Hello, friends, and welcome new ones!
Picture me staring at eight different TextEdit windows, each full of notes of things I’ve been thinking about lately and had saved there with the thought that perhaps they’d turn into posts. You know, on their own — magically. Alas, that is not to be, and seeing as I need a gentle way of getting back into this blogging business, I have mashed them all up together in another mixpost (for those new to not-thinking-about-the-future, past mixposts have included this one, this one, this one, this one, and this one).
— CB, July 28, 2017
Track (1) The Nexus of Impact, Pleasure, and Profit
A bit later in this mix, I’m going to be recommending a book about expertise by an expert in expertise. I know that sounds terrible, but it’s really not. The author cares deeply about helping organizations figure out what they are best at and redesign their businesses to pursue only that kind of work. Trust me, it’s easier said than done. Much easier.
But I think a lot about that idea — what companies are best at — and you really can’t sort that out without using that inquiry as a probe that goes deeper and deeper into an organization. You cannot know what a company is best at without also knowing what its divisions — its teams — are best at, and you cannot know what a company’s teams are best at without also knowing what the people who comprise those teams are best at. And the best way of thinking about this whole “best at” idea is to think about it in terms of unique ability. This is something I mentioned a long while back while I was on sabbatical. Back then, I wrote:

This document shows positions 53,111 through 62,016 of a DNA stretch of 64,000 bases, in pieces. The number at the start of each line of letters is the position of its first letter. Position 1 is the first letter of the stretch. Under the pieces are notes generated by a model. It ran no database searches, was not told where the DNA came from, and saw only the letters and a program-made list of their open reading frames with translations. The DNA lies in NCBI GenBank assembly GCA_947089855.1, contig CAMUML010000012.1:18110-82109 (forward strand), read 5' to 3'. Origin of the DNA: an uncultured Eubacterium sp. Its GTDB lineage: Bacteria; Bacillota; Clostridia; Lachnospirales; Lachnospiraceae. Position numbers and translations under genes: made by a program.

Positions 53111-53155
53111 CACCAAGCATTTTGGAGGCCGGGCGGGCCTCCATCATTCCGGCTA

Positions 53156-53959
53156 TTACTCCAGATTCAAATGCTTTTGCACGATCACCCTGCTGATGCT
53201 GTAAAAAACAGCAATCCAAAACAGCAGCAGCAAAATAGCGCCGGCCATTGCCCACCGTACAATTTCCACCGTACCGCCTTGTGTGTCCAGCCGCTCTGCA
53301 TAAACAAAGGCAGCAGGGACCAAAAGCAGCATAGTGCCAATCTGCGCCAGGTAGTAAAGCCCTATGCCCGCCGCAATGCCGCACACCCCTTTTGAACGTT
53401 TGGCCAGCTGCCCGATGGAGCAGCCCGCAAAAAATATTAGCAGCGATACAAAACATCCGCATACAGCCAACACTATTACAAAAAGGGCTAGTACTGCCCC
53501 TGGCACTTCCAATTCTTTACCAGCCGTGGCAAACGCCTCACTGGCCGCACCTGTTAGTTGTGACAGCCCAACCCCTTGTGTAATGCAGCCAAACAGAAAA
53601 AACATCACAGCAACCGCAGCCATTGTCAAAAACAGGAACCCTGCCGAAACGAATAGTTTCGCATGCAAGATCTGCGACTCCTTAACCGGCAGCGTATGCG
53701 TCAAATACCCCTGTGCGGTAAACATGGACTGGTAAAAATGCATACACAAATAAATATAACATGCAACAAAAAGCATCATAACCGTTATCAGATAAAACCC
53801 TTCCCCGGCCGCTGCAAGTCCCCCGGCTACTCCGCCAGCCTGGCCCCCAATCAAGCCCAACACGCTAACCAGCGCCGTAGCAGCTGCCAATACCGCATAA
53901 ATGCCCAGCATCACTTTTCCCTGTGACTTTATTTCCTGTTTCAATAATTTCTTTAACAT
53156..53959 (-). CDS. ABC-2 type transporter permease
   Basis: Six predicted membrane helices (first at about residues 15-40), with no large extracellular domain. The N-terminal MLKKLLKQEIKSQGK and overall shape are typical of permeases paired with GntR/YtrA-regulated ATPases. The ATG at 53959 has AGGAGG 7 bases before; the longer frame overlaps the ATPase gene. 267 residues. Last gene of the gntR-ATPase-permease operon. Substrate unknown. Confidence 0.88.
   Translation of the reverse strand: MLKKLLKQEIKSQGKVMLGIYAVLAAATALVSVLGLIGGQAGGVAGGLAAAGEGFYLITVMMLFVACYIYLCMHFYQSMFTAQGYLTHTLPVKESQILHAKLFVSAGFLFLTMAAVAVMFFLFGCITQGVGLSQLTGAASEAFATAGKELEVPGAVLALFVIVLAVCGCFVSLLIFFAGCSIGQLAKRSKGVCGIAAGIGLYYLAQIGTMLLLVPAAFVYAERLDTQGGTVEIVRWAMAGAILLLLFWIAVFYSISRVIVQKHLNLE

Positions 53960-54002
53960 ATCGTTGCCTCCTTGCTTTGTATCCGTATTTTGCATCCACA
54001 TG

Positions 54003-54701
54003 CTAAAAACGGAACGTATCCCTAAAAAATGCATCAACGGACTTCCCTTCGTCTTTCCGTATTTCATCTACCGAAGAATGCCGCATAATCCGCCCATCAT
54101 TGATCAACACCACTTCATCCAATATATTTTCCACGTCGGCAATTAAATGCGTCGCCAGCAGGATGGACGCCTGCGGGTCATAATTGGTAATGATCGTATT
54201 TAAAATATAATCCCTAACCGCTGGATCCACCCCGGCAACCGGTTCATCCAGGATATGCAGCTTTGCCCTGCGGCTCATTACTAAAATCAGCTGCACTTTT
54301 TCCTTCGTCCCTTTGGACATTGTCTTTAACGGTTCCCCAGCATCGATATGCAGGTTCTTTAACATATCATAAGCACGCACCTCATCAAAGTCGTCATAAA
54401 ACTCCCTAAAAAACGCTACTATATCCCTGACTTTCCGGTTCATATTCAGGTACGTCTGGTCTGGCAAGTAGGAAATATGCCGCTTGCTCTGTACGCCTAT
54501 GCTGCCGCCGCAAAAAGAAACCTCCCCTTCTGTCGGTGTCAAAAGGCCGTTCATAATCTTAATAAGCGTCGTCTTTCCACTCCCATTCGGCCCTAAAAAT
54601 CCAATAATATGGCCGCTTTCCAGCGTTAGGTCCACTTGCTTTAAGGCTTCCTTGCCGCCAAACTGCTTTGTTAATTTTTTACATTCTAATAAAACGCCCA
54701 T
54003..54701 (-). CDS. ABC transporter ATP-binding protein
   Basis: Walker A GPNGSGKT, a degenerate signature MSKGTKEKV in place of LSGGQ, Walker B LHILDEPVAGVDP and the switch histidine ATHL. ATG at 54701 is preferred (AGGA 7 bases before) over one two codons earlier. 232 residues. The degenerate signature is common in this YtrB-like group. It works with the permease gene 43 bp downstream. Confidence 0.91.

“…unique ability is a more subtle concept, one that each of us is responsible for discerning so that our work will be of maximum value to ourselves and to each other. When too many of us are doing too many things, we’re working hard but we’re not working as intelligently as we could be. Discerning our unique ability helps us to focus in on the ways in which it brings value to the firm, and let go of those things we have been doing that are probably more profitably done by someone else…”
A simple way to look at unique ability is to think about it in terms of what you are best at that you and others get the most value from. This means there are three qualifiers of unique ability: (1) what you do better than others, (2) that you enjoy doing most, (3) that benefits others most. This rubric works for companies, and it works for teams, and it works for individuals.
At the company level, I advise a very simple method for figuring this out that I call the “ideal client inquiry.” It goes like this: